The Story Behind the Name

“Tomorrow morning at dawn, we’re going after Zarqawi.”

Zarqawi! Everyone is abuzz. The most wanted man in Iraq, the very face of evil—no way. This is something big.


Much like life itself, many of my missions in Iraq didn’t turn out quite the way I’d expected or planned. Sent to capture Zarqawi, we missed him by mere hours…but we got his ice cream.

The following is an excerpt from Zarqawi’s Ice Cream, demonstrating how a book of Iraq war stories came to be called something so seemingly random…and how even the most dire of situations have a silver lining.


Two dozen men, women, and children remain in the house. We bring the prisoners outside, in front of the house, and watch them. Presumably, they’re friends, family, or associates of Zarqawi’s, but they look like typically wretched Iraqis to me. The men are bound and forced to squat. We sit the women and children on the ground, apart from the men. The infantry are tired and hungry. The adrenaline ebbs, and our stomachs growl ravenously. There is nothing to do. We take turns watching prisoners and wandering through the house. Although it looks as if it’s been hit by a missile, I can tell this was once a magnificent Iraqi estate. The spacious house is three stories tall, filled with art, and tastefully decorated. These people may or may not know Zarqawi, but they know somebody.

The bathroom is still a hole in the floor. They’re usually dirt, but this mansion has a porcelain-lined hole. I escort a little Iraqi boy to use his family’s hole in the floor. In a cracked mirror, I stare deep into my bloodshot eyes and find no answers. We bring the women blankets to lie on while scream at their men for struggling against their restraints. The women stare at us with cold, undying hatred, and I don’t blame them. Rangers destroyed their home, we shot at their men, and now I have to escort them to the bathroom. This is bullshit. Where’s Zarqawi?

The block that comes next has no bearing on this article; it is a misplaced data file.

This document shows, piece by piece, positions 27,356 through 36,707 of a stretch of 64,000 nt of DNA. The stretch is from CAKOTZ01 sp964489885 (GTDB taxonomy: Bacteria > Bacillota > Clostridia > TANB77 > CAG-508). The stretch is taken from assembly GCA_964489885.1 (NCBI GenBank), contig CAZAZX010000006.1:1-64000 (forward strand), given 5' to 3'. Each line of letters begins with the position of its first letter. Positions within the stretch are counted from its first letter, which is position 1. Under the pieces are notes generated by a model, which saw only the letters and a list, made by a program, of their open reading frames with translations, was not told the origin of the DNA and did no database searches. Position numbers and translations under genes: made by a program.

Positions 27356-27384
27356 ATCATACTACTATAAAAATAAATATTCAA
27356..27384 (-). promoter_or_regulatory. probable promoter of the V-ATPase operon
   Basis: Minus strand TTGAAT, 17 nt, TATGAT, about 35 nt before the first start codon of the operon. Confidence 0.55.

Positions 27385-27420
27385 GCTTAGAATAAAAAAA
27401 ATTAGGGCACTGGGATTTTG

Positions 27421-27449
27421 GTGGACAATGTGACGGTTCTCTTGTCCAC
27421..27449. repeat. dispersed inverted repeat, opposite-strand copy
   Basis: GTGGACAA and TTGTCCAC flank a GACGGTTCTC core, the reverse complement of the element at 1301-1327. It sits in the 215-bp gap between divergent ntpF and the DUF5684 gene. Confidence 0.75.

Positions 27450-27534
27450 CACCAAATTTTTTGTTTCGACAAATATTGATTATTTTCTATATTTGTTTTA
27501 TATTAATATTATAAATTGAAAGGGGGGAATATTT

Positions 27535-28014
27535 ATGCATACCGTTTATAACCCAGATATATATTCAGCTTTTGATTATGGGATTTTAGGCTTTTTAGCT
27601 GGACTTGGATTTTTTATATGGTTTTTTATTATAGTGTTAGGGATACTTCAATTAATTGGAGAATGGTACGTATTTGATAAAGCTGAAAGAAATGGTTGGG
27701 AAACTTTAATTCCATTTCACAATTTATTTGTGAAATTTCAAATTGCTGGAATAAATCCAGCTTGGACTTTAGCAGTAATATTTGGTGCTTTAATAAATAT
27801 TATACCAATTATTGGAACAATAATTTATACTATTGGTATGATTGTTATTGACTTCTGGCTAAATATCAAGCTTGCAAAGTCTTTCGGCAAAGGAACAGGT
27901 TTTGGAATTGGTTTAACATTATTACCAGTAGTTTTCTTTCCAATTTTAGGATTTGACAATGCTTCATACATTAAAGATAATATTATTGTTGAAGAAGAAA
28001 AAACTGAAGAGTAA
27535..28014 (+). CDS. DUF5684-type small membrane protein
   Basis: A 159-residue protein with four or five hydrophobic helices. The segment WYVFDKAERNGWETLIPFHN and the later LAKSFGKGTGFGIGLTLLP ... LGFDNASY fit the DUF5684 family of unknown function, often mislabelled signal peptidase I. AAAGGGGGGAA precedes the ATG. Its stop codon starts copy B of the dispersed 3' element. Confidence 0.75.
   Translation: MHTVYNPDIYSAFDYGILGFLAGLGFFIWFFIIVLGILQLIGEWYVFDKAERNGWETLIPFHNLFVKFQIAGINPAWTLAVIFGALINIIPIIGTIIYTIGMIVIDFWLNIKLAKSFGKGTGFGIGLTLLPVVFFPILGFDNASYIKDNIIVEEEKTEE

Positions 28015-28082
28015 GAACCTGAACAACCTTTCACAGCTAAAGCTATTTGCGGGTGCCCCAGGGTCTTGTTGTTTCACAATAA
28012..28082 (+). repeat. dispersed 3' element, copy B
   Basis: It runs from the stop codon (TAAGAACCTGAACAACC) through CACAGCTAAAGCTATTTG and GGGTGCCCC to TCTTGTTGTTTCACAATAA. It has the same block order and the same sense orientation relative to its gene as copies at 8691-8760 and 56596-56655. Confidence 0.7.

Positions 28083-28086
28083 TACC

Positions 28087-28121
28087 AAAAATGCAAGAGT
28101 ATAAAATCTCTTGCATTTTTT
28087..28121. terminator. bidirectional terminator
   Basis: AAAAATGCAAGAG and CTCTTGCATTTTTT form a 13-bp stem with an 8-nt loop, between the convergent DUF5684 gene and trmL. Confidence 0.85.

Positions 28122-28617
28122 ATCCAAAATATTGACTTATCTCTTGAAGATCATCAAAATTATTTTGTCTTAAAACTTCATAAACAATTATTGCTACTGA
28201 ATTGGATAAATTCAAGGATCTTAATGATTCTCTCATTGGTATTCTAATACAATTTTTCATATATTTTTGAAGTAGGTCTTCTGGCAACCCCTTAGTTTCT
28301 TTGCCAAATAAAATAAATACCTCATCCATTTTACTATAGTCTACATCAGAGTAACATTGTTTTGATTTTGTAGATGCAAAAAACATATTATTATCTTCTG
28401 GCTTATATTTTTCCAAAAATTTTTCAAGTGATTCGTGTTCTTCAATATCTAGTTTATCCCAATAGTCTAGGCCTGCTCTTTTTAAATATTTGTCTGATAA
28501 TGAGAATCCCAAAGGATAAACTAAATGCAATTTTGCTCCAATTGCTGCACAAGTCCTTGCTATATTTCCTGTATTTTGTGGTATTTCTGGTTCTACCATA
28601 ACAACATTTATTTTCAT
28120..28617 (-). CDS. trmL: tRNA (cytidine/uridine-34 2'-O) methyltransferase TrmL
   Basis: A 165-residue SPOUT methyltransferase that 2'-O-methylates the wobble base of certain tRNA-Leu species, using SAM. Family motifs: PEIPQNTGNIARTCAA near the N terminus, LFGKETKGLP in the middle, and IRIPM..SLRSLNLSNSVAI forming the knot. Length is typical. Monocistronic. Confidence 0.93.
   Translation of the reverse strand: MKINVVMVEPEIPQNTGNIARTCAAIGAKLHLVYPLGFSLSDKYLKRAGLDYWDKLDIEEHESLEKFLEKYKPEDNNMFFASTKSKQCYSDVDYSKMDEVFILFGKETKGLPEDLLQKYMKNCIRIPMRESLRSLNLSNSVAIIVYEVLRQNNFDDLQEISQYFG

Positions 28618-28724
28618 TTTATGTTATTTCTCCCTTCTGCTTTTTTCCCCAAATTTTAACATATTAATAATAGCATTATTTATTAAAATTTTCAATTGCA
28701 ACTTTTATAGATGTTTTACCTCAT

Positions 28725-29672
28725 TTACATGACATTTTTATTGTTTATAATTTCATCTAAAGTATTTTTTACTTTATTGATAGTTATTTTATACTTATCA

“Sergeant D, do you know if the Rangers got Zarqawi?”

“No. They didn’t.” I don’t know how he knows these things, but Sergeant D is always right. “He was here, but we waited too long. Zarqawi left a few hours before we got here.

“How much longer are we going to be here?”

“Get comfortable.”

The hours limp by, and the troops are disgruntled. We’re bored, sleep deprived, and above all, hungry. Durk comes downstairs drinking a soda.

“Where’d you get that?”

“Found it in the mini-fridge in the parents’ room. I left a thank-you note.”

“Was there any food in there?”

“Don’t think so—just sodas and ice cream.”

“Ice cream!” Several infantrymen leap up.

Sure enough, there’s a box of chocolate ice-cream bars in the freezer, and Durk’s note: “Dear Zarqawi, thank you for the soda. I’ll get you back one day. Your friend, Durk.” We stuff our pockets full of ice cream and go back outside.

All of a sudden, life isn’t so bad. We’ve been standing in the heat for hours watching a bunch of women and children, that bastard Zarqawi is still free, but at least we have his ice cream. A piece of chocolate flakes off my ice-cream bar and lands on my machine gun, I don’t brush it off. Sergeant Todd looks angry.

“Hey! What the fuck you think you’re doing?”

“What, Sergeant?”

“You can’t eat in front of the prisoners.”

Durk and I don’t say anything. We look sheepish and flash our best puppy-dog eyes.

“Ah, hell. Just go around the corner, take turns watching ’em . . . and can I have one?”

Sure, Sergeant.

One of the elderly women looks at us with more hate than before. Durk figures it must be her ice cream. The children look at us with sad, hungry eyes until we give them some bars. Soon we’re all munching Zarqawi’s ice cream together.

The sun is high in the sky. We’ve been here since dawn. It’s been a long day already.  Melted chocolate tastes milky sweet to our impoverished taste buds. The vanilla cream in the middle slides down our parched throats and is a balm to our empty stomachs. I suck the last bits of chocolate off the wooden stick as the Iraqi men look at us with despondent eyes. Not only are their legs on fire, but there isn’t enough ice cream for them. Did the Nazis eat ice cream while their prisoners watched? If they didn’t, they should have. Nothing satisfies like ice cream after destroying someone’s home and shooting at their loved ones.

Then it is time to go. There are only two things on my mind as I climb into the Two Truck for the ride home on Vanessa: a decent meal and a couple of hours’ sleep. Fifteen minutes from the FOB, in the middle of dream, an explosion rocks the right side of the Humvee. Shrapnel peppers the side and sends spider webs through my window. No one is hurt, but we’re awake again.

“God damn it, not another IED!” Sergeant D is incredulous.

“That makes number four.” Vanessa scores another hit on the Two Truck.

“Damn you, Zarqawi!” Bob shakes his fist in the air.

“Think he did it?”

“Of course he did,” Bob reasons. “We destroyed his house, shot at his family and friends—hell, we even ate his ice cream. This was his revenge.”

Durk just shakes his head. “But I left him a note.”

* * *

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